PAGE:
Indian economy

MUMBAI: India’s economy contracted 7.5 percent between July and September, putting it among the worst-performing major advanced and emerging economies as it entered a technical recession for the first time since independence, official data showed on Friday.

Although the figures were an improvement on the record 23.9pc contraction recorded last quarter, they indicate that Asia’s third-largest economy is in for a tough fight as it attempts to revive demand and create jobs even as coronavirus infections climb.

The two successive quarters of contraction mean the country has now entered a “technical recession” for the first time since 1947.

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Fails to recover after first wave of Corona virus

After virus-related lockdowns ravaged the globe, the growth recorded by major economies including the United States, Japan and Germany during the quarter ending on September 30 raised expectations that India would also enjoy a revival.

But, while consumer businesses saw a boost due to increased spending in the run-up to the October-November festive season, hopes of a broader recovery were dashed, with the construction and hospitality sectors taking a hit.

Farming continued to be a relatively bright spot, while manufacturing activity also increased during the July-September period after plunging nearly 40pc during the previous quarter due to the lockdown.

Analysts said the figures were encouraging, suggesting that the economy would likely fare better in the next quarter.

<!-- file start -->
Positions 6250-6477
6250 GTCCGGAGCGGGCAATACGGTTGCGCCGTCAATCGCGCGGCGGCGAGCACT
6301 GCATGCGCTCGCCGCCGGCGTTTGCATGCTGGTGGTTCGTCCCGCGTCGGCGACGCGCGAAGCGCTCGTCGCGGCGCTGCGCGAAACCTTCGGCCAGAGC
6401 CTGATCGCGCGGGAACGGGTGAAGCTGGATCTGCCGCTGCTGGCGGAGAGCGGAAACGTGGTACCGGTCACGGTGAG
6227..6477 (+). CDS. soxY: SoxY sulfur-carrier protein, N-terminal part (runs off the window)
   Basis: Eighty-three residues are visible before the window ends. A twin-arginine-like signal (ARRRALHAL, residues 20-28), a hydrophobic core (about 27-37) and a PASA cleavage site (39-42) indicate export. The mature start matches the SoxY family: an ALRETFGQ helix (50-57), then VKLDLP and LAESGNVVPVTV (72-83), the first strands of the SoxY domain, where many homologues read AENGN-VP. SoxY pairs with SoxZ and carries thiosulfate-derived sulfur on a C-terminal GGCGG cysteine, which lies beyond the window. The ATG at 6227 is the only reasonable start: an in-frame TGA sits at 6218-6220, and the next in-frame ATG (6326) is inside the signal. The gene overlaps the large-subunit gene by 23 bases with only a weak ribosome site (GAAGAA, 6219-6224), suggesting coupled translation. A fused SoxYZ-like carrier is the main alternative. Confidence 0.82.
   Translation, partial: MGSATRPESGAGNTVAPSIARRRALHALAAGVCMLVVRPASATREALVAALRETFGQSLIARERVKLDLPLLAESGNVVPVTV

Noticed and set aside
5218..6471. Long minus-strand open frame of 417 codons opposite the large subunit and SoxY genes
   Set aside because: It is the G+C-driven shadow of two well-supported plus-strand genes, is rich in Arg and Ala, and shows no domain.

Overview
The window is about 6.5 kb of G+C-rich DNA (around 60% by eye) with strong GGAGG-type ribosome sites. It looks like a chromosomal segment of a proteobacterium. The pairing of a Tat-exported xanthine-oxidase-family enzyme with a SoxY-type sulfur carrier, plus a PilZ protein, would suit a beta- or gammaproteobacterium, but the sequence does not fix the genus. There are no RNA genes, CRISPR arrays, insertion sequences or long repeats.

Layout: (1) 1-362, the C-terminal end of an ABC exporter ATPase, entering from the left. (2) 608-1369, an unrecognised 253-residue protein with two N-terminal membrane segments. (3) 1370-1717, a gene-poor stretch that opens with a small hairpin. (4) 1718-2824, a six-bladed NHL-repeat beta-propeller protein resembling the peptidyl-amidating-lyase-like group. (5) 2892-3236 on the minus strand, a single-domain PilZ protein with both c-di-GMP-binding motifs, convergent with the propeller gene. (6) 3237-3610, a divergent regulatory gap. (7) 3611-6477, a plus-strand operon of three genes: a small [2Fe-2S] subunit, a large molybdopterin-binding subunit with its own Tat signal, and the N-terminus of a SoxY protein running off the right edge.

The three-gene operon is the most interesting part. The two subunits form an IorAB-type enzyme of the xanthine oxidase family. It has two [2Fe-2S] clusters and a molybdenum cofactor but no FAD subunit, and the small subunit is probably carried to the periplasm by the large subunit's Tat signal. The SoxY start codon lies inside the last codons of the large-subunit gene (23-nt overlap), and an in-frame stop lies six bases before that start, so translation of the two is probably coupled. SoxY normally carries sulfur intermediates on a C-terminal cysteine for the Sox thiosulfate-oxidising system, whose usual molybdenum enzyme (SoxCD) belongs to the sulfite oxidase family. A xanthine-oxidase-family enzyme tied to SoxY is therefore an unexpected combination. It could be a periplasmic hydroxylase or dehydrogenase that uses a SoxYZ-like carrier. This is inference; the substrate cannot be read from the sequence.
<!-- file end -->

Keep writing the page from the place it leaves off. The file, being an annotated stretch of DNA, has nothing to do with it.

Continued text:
“The worst is over for the Indian economy looking at all the indicators. We will see a continued improvement… going forward,” said Sameer Narang, chief economist at the State Bank of Baroda.

Narang said that Friday’s data had beaten the bank’s estimates of an 8pc contraction and said the economy was primed for a recovery so long as a spike in infections did not trigger a fresh lockdown.

Economist Vivek Kumar of QuantEco Research said that the uptick in manufacturing boded well for India after factories endured prolonged closures following the months-long lockdown announced late March.

“India’s recovery is led by manufacturing and not services sector and a similar trend is seen in all major economies. Even before Covid-19, manufacturing was struggling a bit so these are encouraging signs,” he said.

India in for a tough fight

New Delhi has struggled to kick-start an economy that is expected to shrink 9.5pc this year, according to estimates released by India’s central bank governor Shaktikanta Das last month.

The International Monetary Fund has meanwhile predicted that India’s economy would contract by 10.3pc this year, the biggest slump for any major emerging economy and the worst since independence.

A report by Oxford Economics released earlier this month said that India would be the worst-affected economy even after the pandemic eases, stating that annual output would be 12pc below pre-virus levels through 2025.

India’s economy had struggled to gain traction even before the pandemic, and the hit to global activity from the virus and one of the world’s strictest lockdowns combined to deal the country a severe blow.

The shutdown in the vast country of 1.3 billion people left huge numbers of people jobless almost overnight, including tens of millions of migrant workers in the shadow economy.

The government has since been easing restrictions to revive activity, announcing two stimulus packages to offer farmers easier access to credit and dole out benefits to small businesses.